Subscribe to our newsletter for the chance to win a dinner, bed and breakfast stay! Terms and Conditions
Book Now Gift Vouchers
MenuBack

Guest Blog: The Wonder of Wild Swimming

Unravel the knots. Surrender yourself to the new. Find the extraordinary in the ordinary and feel a natural endorphin high. It’s no wonder that wild swimming has experienced such a surge in popularity.

Share this article

With the closing of pools throughout lockdown, many have found themselves swimming in lochs, lakes, rivers and seas for the very first time. Outdoor Swimmer magazine reported a 45% increase in open water swimming in 2020 and on the world stage, Alice Dearing has just made history as the first black female swimmer for Team GB in the 10K open water swimming event at the Tokyo Olympics.

More importantly, there’s increasing evidence of the physical and mental health benefits of cold-water swimming. From alleviating depression to reducing chronic pain and inflammation and even preventing dementia – the reasons for trying it are ever-more compelling. 

The Runnymede Hotel offers the perfect location to swim-walk the National Trust trails. It’s glorious, green and wild – a deeply natural experience. Within minutes you feel like you’re roaming in deep countryside and the water holds a magical alchemy – a form of river therapy, which takes you right out of your mind and into your body. Swimming without walls is incredibly healing. 

Here Thames wild swimmer and open water swim coach Emma Richards shares her Top Tips on cold water swimming safely.

Acclimatisation is everything

It’s a great time to start wild swimming in warmer weather so that you can acclimatise to colder weather. As your body goes into shock, it’s really important to take your time. Splash a little water on your face, hands and neck to adjust to the sensation as you lower yourself in. If you’re more comfortable, wear a wetsuit.

The Art of Breathing

The practice of inhalation and exhalation in a controlled way is key to managing the body’s reaction to cold water. It’s good to practice deep breathing exercises before getting in (like any meditation, including visualisation). That way you will avoid the ‘gasp reflex’ on entering the water, which means you could end up swallowing water which can be dangerous. I always suggest an emphasis on the deep exhale and focusing on something nearby – the blue sky, the oak tree, the colourful houseboats.

Know your get in and your get out

It sounds obvious but it’s really important to assess where you can enter and exit the water safely before plunging in. A river can be more hazardous than a lake. Watch out for slippery banks and sharp stones or branches underfoot. Avoid steep banks and opt for gently shelving entries and exits, though in some cases, it may be unavoidable and you may need to do a bit of clambering! Wearing swim socks will protect the soles of your feet.

Safety first: tides, currents and flow

Runnymede is a non-tidal Thames – ideal for beginners. However, always check the flow of the river before entering as it’s a calculated risk. If it has rained heavily, avoid it. There’s the added risk of water running very fast, with strong current and debris being carried downstream. In winter it is impossible to swim against the current– so you will have to ‘swoosh’ downstream and ensure exit and entries are clearly scoped out.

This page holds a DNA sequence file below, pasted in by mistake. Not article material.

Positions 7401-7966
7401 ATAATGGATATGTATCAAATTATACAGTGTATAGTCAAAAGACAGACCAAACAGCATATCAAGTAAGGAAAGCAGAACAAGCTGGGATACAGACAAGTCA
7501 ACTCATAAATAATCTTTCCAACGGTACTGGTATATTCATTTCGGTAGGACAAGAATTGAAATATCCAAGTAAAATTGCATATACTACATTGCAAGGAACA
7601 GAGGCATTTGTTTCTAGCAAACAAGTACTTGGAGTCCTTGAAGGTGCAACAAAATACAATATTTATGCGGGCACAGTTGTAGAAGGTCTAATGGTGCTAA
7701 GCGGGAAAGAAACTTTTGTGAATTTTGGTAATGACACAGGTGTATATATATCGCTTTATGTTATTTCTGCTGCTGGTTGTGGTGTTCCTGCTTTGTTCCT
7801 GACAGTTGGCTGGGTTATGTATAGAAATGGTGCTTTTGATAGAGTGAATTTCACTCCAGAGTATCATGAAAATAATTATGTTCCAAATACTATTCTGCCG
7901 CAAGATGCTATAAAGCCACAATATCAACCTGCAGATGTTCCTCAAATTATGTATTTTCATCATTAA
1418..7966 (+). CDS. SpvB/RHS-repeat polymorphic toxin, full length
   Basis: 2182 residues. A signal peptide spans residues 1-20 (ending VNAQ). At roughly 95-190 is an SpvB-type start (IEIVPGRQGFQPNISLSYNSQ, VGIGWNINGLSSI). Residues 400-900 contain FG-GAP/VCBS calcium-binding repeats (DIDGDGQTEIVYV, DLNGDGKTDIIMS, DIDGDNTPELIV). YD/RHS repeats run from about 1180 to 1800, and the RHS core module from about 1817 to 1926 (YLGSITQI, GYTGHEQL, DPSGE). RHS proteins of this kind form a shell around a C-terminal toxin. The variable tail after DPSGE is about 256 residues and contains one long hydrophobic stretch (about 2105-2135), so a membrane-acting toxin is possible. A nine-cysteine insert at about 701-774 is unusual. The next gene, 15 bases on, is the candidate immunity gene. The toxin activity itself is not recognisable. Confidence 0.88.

Don’t swim alone

Never be tempted to swim alone if you are new to open water swimming. There are many local groups that organise spontaneous swims in the Thames and you will be welcomed with open arms. Surrey Outdoor Swimmers are a lovely bunch and The Outdoor Swimming Society is a fantastic source of information for newbies. It’s a supportive, inclusive community as well as an invaluable source of tips and insider knowledge.

Respect nature

Swans can be territorial of the river and protective of their cygnets (born May-July) so give them a wide steer wherever possible. If pursued by an overly aggressive swan use your tow float as a ‘shield’ between you and the swan and give a strong splash. Also be alert to fishing lines; they can often catch you unawares.

Essential kit

Always wear a bright tow float for safety and visibility. The river can be a busy place and you need to be seen. Swimsecure provide a good range of drybags, which you can store valuables in when you swim – and you can even put a light in for darker days. A bright swim hat is also useful! In winter, I wear a thermal hat, seal skin gloves and socks to protect my extremities. Sea and Stream offer a wide selection of sustainable clothing, including some fantastic wool bobble hats! A microfibre towel or Dry Robe are also great purchases for warming up.

After Swim Treats

Bring your best home comforts – a fluffy towel, a hot water bottle and a flask. Or better still, head back to The Runnymede for an afternoon tea. A slice of cake is or two is an essential post swim treat!

For a wild swim experience get in touch with Emma by messaging her on Instagram: @swimwritem.

Emma also co-hosts Mental Health Swims, a peer support swim every first Saturday, 9am at Hampton Ferry. Everyone including first-timers are welcome! 

For more information, visit www.outdoorswimmingsociety.com and  www.surreyoutdoorswimmers.com

Recent articles